Public Services > Central Government

HMCTS digital courts plan not affected by CEO departure

Neil Merrett Published 13 May 2016

No review of transformation aims planned as a result of Natalie Ceeney's decision to step down; legal stakeholders warn drive for innovation must not limit access to justice

 

Ongoing efforts by HM Courts and Tribunals Service (HMCTS) to reform the criminal justice system and its supporting infrastructure via a digital strategy will not be affected by the decision of its chief executive Natalie Ceeney to step down from her role later this month, the organisation has said.

HMCTS development director and Board member Kevin Sadler will take up the chief executive role on an interim basis and is expected to work with Ceeney over the course of this month to ensure a smooth transition. A search for a permanent successor is expected to get underway "shortly".

As part of a five-year £700m modernisation programme unveiled by the government last November, HMCTS is looking to introduce new ways of working to curb the use of paper processes within the courts system and improve overall efficiency in its operations.

Considering these efforts to introduce new online service functions and a shared digital platform with the Crown Prosecution Service later this year, the organisation said it was not expecting to review the transformation strategy as a result of the departure.

Announcing her decision to step down, Ceeney said she joined the organisation with a clear remit to lead transformation of the justice system to operate in a digital age.

"After years of underinvestment, we've now secured over £1bn of investment, and have well and truly started to deliver. Seeing the first stages of delivery over the last year, through the digitalisation of the criminal courts infrastructure, has, I hope, given everyone confidence that this transformation is real and deliverable," she said.

"There is a strong team in place to lead the work, and it now feels like an appropriate time to hand the baton on to a successor to see through the transformation over the next four to five years."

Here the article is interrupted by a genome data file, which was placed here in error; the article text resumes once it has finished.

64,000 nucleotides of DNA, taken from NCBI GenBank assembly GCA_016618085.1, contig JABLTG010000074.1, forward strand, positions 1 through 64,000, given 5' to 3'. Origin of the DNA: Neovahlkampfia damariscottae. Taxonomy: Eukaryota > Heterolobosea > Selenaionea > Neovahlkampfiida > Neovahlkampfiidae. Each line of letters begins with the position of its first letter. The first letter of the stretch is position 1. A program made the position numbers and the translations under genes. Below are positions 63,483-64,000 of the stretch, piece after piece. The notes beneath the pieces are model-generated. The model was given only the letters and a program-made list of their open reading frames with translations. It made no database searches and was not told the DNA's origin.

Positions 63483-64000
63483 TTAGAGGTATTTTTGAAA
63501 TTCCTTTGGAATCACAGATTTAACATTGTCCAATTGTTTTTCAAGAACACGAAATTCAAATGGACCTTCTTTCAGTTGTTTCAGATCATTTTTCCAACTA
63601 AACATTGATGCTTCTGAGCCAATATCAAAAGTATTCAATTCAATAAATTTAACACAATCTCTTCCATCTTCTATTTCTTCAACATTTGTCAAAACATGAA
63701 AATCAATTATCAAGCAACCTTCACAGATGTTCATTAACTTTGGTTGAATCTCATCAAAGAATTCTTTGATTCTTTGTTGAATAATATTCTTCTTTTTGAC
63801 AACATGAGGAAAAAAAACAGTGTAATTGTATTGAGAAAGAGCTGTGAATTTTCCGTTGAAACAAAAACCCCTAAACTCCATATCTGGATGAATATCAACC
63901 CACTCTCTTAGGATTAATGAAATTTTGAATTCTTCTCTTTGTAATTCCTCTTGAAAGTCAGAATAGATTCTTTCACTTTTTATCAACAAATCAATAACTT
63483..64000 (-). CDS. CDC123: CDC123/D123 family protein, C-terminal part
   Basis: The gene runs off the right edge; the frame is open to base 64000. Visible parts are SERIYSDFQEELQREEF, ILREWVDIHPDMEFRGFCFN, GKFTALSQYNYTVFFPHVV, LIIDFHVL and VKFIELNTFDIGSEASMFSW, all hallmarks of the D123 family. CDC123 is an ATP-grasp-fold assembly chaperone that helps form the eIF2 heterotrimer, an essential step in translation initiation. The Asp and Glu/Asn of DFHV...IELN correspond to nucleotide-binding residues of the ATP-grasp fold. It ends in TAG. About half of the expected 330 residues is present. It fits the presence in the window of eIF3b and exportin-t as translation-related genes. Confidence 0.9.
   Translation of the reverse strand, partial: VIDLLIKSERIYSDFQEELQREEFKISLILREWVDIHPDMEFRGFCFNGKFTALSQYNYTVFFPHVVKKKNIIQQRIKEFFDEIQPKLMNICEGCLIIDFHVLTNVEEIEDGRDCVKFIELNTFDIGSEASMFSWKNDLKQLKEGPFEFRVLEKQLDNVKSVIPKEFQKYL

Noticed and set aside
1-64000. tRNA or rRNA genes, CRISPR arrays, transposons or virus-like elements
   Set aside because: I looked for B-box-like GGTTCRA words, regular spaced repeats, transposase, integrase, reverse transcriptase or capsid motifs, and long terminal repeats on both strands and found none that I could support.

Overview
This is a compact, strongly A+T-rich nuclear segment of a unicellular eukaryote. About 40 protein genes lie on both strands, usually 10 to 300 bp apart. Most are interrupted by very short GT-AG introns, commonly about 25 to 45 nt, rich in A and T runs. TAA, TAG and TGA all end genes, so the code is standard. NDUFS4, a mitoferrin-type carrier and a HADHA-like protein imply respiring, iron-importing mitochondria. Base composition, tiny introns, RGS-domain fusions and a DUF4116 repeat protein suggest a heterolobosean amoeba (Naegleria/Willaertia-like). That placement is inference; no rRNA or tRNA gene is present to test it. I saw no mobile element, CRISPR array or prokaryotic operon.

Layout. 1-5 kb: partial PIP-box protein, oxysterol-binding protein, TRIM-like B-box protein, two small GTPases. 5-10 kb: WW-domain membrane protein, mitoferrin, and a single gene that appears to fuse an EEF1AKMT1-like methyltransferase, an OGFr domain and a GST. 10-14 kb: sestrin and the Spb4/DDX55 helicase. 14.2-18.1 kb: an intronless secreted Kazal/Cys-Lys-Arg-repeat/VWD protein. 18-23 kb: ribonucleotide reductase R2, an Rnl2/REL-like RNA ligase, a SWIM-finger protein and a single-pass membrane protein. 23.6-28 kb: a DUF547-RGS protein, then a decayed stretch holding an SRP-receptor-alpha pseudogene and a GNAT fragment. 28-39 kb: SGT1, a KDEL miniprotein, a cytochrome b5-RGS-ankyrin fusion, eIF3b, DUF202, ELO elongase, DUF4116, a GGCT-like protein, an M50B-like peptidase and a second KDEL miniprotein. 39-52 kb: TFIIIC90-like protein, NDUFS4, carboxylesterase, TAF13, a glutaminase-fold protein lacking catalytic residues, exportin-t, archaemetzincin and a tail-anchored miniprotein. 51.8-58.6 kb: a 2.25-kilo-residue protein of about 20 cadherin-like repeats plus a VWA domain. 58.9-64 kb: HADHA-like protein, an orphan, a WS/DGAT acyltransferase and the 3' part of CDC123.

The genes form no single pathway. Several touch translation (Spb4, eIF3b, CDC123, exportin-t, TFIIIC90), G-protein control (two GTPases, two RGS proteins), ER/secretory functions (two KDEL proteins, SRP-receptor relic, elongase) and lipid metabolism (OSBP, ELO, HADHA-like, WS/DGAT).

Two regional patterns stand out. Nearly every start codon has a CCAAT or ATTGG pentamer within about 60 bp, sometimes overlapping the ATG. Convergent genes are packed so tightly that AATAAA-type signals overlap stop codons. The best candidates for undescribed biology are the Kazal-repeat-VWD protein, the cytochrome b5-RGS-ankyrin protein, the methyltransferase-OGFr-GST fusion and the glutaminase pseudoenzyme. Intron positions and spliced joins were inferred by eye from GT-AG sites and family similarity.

Ceeney praised all her colleagues for their work in transforming the justice system, "despite archaic IT and crumbling buildings", adding she was grateful for the support of senior judiciary and the HMCTS Board, ministers and senior departmental colleagues.

"I am exceedingly grateful for all of the long hours and hard work HM Courts and Tribunals staff at all levels have put in both to keep the Courts and Tribunals running well, and to develop our service for the future," she said.

HMCTS said last month that its criminal justice digitalisation programme was "well advanced" as it prepares to move to the next stage of plans to implement new tools and a shared platform for stakeholders.

The current work to try and end the Courts and Tribunals Service's reliance on paper processes as part of its modernisation programme has been welcomed by Jonathan Smithers, president of the Law Society professional body.

"However, modernisation is not without challenges, the most pertinent of which is ensuring that any transition does not infringe on access to justice," he said.

"It is possible that a move towards digital court systems would exclude some people, especially those that have learning difficulties, those on low income, those that do not have English as a first language, or those that are not IT literate. We have to make sure no one falls through the gap."

With a new digital system potentially on the horizon, Smithers said that alongside the potential challenges, there were notable opportunities to improve the clarity, accessibility and transparency of court documents and procedures.

"If attention to detail is paid, and the many considerations are thought through, a greater reliance on technology can only be a good thing," he added.

Claimed to be the biggest investment of the courts and tribunals system in a generation, Infrastructure and Projects Authority (IPA) chief executive Tony Meggs in January included digital court reforms amongst the three government programmes he was most concerned about.

Meggs at the time cited the overall complexity of the work required to introduce digital court processes as his reason for concern over completion of the project. Recent national auditor reports have meanwhile called for an improved collaborative focus by key stakeholders to address disparate technology use with the criminal justice system.

Related articles:

HMCTS: digital justice reform plans "well advanced"

NAO: technology can improve efficiency - but justice system must pull together







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